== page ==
I met Lisa Kline when she presented a workshop on historical fiction at one of the first SCBWI events I organized in Charlotte. As she shared her process of writing Eleanor Hill and the way she used her family's history and primary documents, I was hooked. I knew after reading her book that this was the genre I wanted to explore.
Here is a summary of the story from Lisa's website:
Twelve year old Eleanor Hill knows that women in other places do more than hang laundry, tend gardens, and fry fish for dinner. But in Atlantic Grove, her isolated North Carolina village, most girls see nothing more in their futures than marriage to a fisherman and the meager existence that goes with it. Eleanor longs to experience the fast-changing world beyond Atlantic Grove -- she'd like to drive an automobile, see a picture show, and most of all, attend high school.
At last she has her chance. Without her papa's permission, Eleanor leaves home to live with her aunt and uncle in nearby New Bern. As she discovers the satisfactions of higher education, Eleanor also attracts the attentions of a handsome Italian immigrant boy and a prominent doctor's son. While spending her teenage years in New Bern, Eleanor begins to realize how valuable love and family are in her struggle for self-reliance. Set against the exhilarating backdrop of 1910's America, this engaging novel vividly portrays one girl's search for identity and experiences.Eleanor Hill was first published in 1999 by Cricket. In March of 2014, it was newly released. I asked Lisa to share some background about the book as well as the process of bringing it back into print.
CAROL: Where does Eleanor Hill fit into your career as a writer? What did you learn by writing it?
LISA: This was my first novel. I used my grandmother’s letters and photos from her childhood and young adulthood as the basis for my story. I felt my way along and had absolutely no idea what I was doing. My grandmother’s spirit truly must have been looking over my shoulder as I wrote, because after I sent it out I had two publishers make offers for it. And then it won the North Carolina Juvenile Literature Award.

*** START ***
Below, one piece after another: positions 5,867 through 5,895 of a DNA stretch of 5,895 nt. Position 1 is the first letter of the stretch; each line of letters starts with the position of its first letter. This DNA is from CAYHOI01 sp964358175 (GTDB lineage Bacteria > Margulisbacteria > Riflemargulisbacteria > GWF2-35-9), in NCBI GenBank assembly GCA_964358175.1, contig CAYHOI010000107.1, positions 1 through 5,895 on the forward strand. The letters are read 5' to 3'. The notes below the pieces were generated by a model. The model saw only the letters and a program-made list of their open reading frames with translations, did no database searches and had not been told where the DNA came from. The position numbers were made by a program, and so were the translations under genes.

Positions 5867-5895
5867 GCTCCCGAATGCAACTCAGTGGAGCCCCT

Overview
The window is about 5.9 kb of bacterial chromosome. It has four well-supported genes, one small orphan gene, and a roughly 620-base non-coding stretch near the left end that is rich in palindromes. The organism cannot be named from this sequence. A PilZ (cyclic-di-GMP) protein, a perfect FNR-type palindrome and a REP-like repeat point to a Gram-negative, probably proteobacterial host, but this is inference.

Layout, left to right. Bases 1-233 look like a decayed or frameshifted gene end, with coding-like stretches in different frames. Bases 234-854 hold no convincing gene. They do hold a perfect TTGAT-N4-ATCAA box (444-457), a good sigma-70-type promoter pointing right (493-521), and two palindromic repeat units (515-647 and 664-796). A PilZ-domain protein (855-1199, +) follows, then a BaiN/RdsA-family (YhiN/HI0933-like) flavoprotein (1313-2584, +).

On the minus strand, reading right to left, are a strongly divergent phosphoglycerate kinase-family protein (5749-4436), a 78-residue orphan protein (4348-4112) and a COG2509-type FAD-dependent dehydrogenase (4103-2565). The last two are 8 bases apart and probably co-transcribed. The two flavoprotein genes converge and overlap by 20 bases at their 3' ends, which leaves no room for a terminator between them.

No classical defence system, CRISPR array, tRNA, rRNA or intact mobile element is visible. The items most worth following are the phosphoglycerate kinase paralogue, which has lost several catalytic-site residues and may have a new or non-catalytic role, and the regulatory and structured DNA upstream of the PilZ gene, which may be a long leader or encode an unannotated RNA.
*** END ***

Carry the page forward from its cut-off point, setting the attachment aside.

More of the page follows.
CAROL: I know it is based loosely on your grandmother's life. Can you give some details about how you created the story? What about your grandmother's life prompted you to write this book? What did you include? What did you fictionalize? How did other family members react to the book?
LISA: I found out from my mother, the day before my grandmother’s funeral, that she had been one of the first women in New Bern, North Carolina to learn to drive a car. I was fascinated with that. I thought she must have been a spirited and independent young woman. It made me want to know more about her, and perhaps write about her.
Also, when I inherited her letters, I found a number of notes from young men. One said, “Will you company (sic) me to church this Wednesday?” Of course the young men couldn’t call girls up because a small town like Atlantic had very few telephones in 1910. I knew that my grandmother’s love life needed to be part of my story. She also kept her monthly budgets, and so I saw that she used some of her salary to help her family members, and that made me admire her deeply. I fictionalized some of it, borrowed some of it from the letters, and used some of what I’d learned from my mom about my grandfather.
Family members in general seemed pleased. I have a cousin who bought lots of copies for her friends and family members. I did later hear that some people didn’t like the way I’d portrayed some family members, and felt very bad about that. I’d changed everyone’s name, and almost all characters I’d made up since I hadn’t known them. But it opened my eyes to being even more careful about things like that.
CAROL: What was the impetus for bringing it back into print? Whose decision was it? Any challenges with that?
LISA: I was approached by a small press called The Bridge about republishing Eleanor Hill. (www.thebridgebooks.com) A board member had read and loved the book. The press takes on select projects and I was honored to have my book be one of them. I had gotten the rights back from Cricket many years ago – that’s something writers should always do when a book is taken out of print – and you do that just by writing your publisher a letter requesting that rights be returned to you.
: Tell us about the cover change. Why and how was that image picked?
LISA: The cover is a photograph of my real grandmother on a dock in her hometown of Atlantic. My daughter, Kelsey Kline, a graphic designer, designed this cover. I love it. There are two men standing on the dock, both ostensibly ignoring my grandmother but in fact very much noticing her. And much of the book is about my grandmother’s decisions about family and independence and men, so it captures the essence of the book perfectly.
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